Michael Patrick’s disillusionment and the redirection of his energies toward a college education and a career as a community activist come at a high cost, the lost and wasted lives of four of his siblings. Davey, the oldest, moves into crime at fourteen, then develops a psychosis, and jumps off the roof directly opposite the family apartment at age twenty-three. Francis Xavier becomes one of the most successful boxers in New England and dies at age twenty-four when as a favor he takes the place of his brother Kevin in an armored car heist. Escaping the shoot-out with a slight wound, he is strangled by his confederates in the getaway car because they fear he might fall into the hands of the police and tell all. Sister Kathy, bright-eyed and curly-haired, has already been reduced to a near-vegetative state. At age thirteen she goes delinquent and becomes seriously drug addicted. At nineteen she falls, jumps, or is thrown off the same roof during a quarrel with her racketeer boyfriend and is in a coma for four months before regaining consciousness. Kevin Patrick, most precocious of Ma’s children in working scams and carrying out burglaries, also dies young at twenty-two.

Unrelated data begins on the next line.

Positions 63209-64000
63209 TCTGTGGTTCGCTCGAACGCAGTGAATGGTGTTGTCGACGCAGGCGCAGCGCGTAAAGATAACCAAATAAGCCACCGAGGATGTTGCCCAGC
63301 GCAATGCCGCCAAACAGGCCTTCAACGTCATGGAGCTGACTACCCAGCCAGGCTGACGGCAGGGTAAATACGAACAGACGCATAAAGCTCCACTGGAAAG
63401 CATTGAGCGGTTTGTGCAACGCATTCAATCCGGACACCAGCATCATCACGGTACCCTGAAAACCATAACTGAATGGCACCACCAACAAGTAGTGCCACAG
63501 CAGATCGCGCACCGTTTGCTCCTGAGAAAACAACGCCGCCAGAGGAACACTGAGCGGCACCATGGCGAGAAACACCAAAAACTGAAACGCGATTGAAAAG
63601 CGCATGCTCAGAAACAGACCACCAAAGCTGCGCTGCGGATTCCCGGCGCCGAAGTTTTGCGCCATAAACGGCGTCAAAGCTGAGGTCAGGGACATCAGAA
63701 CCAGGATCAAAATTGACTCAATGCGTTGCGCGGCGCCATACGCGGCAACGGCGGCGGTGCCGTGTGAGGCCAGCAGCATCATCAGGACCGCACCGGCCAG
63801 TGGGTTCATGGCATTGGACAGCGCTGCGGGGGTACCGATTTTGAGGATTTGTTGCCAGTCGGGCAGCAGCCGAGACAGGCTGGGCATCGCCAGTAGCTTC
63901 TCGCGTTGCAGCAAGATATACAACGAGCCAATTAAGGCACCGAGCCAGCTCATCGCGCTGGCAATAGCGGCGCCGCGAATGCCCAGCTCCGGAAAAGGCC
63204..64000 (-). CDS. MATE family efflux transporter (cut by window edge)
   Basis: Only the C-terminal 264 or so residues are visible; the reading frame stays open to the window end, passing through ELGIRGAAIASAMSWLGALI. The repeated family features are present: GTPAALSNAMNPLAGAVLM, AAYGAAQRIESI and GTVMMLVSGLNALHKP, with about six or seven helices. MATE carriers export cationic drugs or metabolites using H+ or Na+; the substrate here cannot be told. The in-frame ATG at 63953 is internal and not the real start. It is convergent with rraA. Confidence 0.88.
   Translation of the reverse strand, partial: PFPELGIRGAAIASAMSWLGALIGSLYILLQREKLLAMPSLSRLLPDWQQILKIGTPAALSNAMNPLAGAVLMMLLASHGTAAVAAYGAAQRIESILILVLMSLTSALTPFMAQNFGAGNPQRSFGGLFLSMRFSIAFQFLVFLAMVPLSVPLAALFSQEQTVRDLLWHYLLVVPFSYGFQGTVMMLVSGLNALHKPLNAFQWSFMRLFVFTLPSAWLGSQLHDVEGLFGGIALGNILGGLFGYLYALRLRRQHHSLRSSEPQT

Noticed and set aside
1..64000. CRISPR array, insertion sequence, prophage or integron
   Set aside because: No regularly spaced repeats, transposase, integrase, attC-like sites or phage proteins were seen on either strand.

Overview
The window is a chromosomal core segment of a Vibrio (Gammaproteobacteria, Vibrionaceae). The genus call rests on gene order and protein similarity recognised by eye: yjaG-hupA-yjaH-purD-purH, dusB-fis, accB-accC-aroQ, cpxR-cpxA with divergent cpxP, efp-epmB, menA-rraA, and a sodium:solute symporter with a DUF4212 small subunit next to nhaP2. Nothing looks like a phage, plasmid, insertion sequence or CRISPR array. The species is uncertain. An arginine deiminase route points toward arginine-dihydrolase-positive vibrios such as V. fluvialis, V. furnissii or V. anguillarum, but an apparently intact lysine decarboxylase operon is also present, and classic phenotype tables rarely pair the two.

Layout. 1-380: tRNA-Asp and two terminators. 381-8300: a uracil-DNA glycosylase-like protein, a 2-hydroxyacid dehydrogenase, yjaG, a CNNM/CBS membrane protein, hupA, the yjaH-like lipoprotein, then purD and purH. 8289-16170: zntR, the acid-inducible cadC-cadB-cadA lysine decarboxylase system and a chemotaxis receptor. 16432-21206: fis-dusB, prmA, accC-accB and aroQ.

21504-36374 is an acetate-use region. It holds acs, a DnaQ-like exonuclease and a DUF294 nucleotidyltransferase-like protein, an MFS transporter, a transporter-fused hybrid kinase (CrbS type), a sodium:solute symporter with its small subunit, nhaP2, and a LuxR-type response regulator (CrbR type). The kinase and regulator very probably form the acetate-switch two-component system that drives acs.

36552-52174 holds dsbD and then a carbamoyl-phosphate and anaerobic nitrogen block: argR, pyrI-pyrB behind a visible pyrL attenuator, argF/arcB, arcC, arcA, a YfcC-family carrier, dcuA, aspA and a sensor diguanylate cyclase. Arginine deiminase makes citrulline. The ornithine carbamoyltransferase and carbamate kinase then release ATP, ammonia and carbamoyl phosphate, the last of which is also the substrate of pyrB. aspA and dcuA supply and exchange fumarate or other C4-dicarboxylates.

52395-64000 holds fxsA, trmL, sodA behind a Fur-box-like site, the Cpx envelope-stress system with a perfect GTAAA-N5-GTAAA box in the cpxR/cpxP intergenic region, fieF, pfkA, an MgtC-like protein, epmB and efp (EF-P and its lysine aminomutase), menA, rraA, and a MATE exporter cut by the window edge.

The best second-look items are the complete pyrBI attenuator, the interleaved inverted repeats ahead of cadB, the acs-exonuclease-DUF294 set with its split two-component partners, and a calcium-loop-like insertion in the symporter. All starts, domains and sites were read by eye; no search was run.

The book gives an authoritative, “inside” account of the time, in the mid-Seventies, which is referred to as the “Louise Day Hicks era,” named for the stridently anti-busing school committeewoman when minority children were bussed into Southie in compliance with Judge Garrity’s order to integrate Boston’s schools. The consequence was a fierce war in the streets. All Souls also vividly describes the saturation of the community with cocaine, heroin, crack, and other poisons during the Eighties.
Ma was just doing whatever she could to keep her mind off what she was feeling. But the hearses kept rolling down Dorchester Street, where in better days we’d watched the St. Paddy’s Day parade and the antibusing motorcades. And every time it was another Southie mother’s turn to see her child off at Jackie O’Brien’s, it brought Ma right back to reality. She started going to all the wakes, even if she didn’t know the family, and in about a year she counted that she’d been to thirty-two, all dead from suicide, drugs, or crime. Ma started hanging out with other women whose sons or daughters had died, and she started cutting some of their hair too—until they learned to make sure they went to the hairdresser’s on a regular basis so Ma wouldn’t have them walking down Broadway in one of those new-fangled cosmopolitan hairdos she was bringing to Southie from the gay clubs.